A giant stingray looming large behind Maritime Affairs and Fisheries Minister Susi Pudjiastuti while she is speaking during the inauguration of the Jakarta Aquarium at Neo Soho Mall in West Jakarta on Tuesday. (JG Photo/Yudha Baskoro)

Minister Susi Inaugurates Jakarta Aquarium

OCTOBER 17, 2018

Maritime Affairs and Fisheries Minister Susi Pudjiastuti inaugurated the Jakarta Aquarium at Neo Soho Mall in West Jakarta on Tuesday.

The aquarium, the first in Indonesia located inside a shopping mall, is a marine conservation and edutainment center, and has become a popular tourism destination in the capital since opening its doors last year.

Minister Susi said the aquarium seeks to create awareness, especially among young people, of conservation, especially the need to reduce plastic pollution.

According to a 2015 report in the journal Science, Indonesia is the world's second-largest plastic polluter after China, producing around 3.2 million metric tons of mismanaged waste per year, with up to 1.29 million tons of that ending up in the oceans.

To welcome the fifth Our Ocean Conference in Bali on Oct. 29-30, the aquarium also organized an educational program to encourage Indonesians to reduce the use of plastic bags in households.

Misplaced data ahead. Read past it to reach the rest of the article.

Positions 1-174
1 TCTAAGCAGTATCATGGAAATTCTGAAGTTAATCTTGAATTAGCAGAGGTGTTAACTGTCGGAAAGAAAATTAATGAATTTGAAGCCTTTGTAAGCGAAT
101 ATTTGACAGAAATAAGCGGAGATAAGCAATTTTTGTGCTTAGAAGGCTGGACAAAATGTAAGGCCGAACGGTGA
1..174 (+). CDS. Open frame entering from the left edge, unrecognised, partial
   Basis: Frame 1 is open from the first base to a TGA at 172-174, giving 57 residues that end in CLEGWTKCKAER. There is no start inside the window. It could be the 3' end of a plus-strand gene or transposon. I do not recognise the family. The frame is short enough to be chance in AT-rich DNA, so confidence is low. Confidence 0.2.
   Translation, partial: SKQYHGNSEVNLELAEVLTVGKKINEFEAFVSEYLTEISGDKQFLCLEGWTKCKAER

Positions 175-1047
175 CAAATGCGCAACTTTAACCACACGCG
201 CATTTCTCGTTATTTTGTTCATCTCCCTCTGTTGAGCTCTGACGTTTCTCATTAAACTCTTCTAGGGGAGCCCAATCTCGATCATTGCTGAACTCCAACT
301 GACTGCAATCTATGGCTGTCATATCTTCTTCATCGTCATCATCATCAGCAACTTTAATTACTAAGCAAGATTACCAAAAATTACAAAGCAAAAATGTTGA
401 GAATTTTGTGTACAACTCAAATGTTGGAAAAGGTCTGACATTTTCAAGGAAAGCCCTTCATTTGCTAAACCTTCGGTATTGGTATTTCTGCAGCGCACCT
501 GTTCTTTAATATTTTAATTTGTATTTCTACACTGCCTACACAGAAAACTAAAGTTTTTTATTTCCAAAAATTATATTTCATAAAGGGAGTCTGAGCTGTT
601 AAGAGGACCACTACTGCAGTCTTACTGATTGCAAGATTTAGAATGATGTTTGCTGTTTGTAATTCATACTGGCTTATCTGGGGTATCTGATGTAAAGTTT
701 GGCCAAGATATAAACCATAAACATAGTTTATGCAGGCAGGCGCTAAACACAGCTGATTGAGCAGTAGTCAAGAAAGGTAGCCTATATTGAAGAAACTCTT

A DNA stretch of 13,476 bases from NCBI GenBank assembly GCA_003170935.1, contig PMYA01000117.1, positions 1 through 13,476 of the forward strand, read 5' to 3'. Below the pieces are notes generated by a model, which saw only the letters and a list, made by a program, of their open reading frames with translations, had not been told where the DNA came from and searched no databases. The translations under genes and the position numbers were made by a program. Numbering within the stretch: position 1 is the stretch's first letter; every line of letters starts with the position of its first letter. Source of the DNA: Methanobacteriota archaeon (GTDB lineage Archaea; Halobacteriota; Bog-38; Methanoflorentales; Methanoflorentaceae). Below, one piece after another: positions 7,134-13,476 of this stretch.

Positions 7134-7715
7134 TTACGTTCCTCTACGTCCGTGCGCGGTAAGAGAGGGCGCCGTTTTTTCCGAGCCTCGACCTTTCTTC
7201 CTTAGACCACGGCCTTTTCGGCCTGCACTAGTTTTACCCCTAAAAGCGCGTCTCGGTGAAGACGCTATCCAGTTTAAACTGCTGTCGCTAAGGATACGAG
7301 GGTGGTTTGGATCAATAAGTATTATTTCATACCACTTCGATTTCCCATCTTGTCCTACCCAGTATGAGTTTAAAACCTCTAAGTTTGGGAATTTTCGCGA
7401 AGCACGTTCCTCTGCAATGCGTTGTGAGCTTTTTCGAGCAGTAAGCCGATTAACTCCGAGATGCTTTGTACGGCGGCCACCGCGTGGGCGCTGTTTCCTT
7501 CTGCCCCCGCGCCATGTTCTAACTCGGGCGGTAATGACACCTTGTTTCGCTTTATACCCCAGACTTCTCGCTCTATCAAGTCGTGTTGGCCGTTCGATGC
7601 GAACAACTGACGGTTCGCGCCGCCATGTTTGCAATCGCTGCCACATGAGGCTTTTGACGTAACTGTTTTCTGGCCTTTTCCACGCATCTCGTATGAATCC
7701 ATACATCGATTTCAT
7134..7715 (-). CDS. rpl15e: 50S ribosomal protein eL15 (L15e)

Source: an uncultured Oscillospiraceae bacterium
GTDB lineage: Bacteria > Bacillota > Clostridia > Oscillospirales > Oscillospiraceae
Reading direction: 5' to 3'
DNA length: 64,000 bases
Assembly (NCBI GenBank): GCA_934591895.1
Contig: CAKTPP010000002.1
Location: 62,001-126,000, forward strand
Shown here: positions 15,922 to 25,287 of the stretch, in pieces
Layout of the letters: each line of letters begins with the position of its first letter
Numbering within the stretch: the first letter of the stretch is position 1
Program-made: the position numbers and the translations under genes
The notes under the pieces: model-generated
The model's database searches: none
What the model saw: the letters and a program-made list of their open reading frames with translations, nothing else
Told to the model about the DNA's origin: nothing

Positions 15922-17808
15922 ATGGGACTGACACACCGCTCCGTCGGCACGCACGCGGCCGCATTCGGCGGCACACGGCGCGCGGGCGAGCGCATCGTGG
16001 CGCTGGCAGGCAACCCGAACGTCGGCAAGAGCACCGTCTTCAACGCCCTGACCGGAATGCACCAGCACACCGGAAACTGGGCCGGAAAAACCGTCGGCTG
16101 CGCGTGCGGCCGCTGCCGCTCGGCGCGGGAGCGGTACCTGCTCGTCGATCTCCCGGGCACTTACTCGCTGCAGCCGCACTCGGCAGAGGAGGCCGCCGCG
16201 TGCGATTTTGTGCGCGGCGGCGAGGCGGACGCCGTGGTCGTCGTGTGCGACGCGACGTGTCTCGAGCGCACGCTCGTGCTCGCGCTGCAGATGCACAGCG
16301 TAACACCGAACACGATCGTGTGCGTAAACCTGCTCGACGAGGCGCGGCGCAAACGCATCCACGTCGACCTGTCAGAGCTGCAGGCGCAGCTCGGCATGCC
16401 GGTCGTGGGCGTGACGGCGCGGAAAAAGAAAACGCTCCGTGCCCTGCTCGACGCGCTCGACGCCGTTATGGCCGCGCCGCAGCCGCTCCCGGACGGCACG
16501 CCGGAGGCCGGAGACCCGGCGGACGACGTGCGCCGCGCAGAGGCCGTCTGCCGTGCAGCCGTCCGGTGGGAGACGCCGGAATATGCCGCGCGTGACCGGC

Children watching an angel shark through a glass floor at the Jakarta Aquarium. Angel sharks occur worldwide in temperate and tropical seas. (JG Photo/Yudha Baskoro)

Elementary school students observing jelly fish during an excursion. (JG Photo/Yudha Baskoro)

Children learning about the effect plastic pollution has on the world's oceans. (JG Photo/Yudha Baskoro)

Visitors admiring a giant stingray through reflective glass at the Jakarta Aquarium on Tuesday. (JG Photo/Yudha Baskoro)

Students interacting with fish in a 'touch pool.' The Jakarta Aquarium encourages visitors to engage with the animals to familiarize themselves with ocean dwellers while raising awareness of the need for conservation. (JG Photo/Yudha Baskoro)

The Jakarta Aquarium tries to create ecosystems that match the marine animals' original habitats as closely as possible. (JG Photo/Yudha Baskoro)

Humboldt penguins, which are native to the coastal areas of Chile and Peru, seen in their habitat near the restaurant at the Jakarta Aquarium. (JG Photo/Yudha Baskoro)